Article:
Some people grieve, and yet go on living. They grieve, and yet they begin, slowly, to find things to feel joy about again. They grieve, and yet they learn to laugh again, in time. And gradually the balance between feeling bad and feeling good begins to shift more in favor of feeling good, and that good feeling brings more good into their lives. From the instant that balance shifts, things get better and better for them. In all areas.

Then there are those who become crippled by their grief, who drown in it, and who somehow, never emerge from it. They never find anything to feel good about again. They feel worse all the time, and there is no balance between feeling bad and feeling good. It’s all bad. In such a state, more and more bad things come to that person. There’s nothing else that can come. When your radio dial is on 93.1 FM you cannot hear what’s being broadcast on 620 AM. Your radio dial is tuned in to absolute awfulness, and you cannot pick up the signal of well-being from there. You can only pull in more awfulness.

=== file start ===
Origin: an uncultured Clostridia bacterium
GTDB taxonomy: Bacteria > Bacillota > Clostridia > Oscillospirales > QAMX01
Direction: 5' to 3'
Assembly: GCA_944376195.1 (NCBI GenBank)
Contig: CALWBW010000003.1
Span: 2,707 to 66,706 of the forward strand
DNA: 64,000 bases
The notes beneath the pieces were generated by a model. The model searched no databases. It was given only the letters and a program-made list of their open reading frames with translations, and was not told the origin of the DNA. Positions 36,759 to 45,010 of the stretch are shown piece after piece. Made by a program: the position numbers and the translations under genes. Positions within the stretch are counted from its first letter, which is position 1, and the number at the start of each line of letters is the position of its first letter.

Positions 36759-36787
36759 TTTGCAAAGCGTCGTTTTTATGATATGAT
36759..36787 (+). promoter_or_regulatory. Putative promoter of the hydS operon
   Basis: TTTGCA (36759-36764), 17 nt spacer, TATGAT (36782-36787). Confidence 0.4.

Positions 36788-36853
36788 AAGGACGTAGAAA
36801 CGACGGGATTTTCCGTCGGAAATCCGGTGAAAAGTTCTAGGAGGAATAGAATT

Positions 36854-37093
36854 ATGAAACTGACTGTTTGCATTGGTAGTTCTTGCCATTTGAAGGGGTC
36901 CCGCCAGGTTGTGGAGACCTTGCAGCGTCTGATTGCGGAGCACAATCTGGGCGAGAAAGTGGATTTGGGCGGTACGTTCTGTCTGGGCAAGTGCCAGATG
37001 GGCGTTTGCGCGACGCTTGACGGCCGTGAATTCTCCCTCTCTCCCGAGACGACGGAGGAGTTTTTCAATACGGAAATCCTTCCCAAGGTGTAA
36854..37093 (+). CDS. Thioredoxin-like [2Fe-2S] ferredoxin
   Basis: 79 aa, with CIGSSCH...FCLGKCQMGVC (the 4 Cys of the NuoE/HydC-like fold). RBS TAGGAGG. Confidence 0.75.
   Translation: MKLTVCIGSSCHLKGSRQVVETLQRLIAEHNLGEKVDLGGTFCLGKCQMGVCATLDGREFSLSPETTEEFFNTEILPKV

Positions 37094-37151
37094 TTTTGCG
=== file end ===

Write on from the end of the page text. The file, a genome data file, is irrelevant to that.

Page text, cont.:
But you can begin where you are. (There’s nowhere else any of us can begin, after all.) And the first thing to do is to take everyone else, their opinions, their friendship, their approval or disapproval, right out of the equation. You need to do this for yourself and not for anyone else. The most important thing you can do is begin caring more about how you feel than about anything else. Because if you can’t get out of this slump, you’ll be no good to anyone else anyway. So you have to come first here.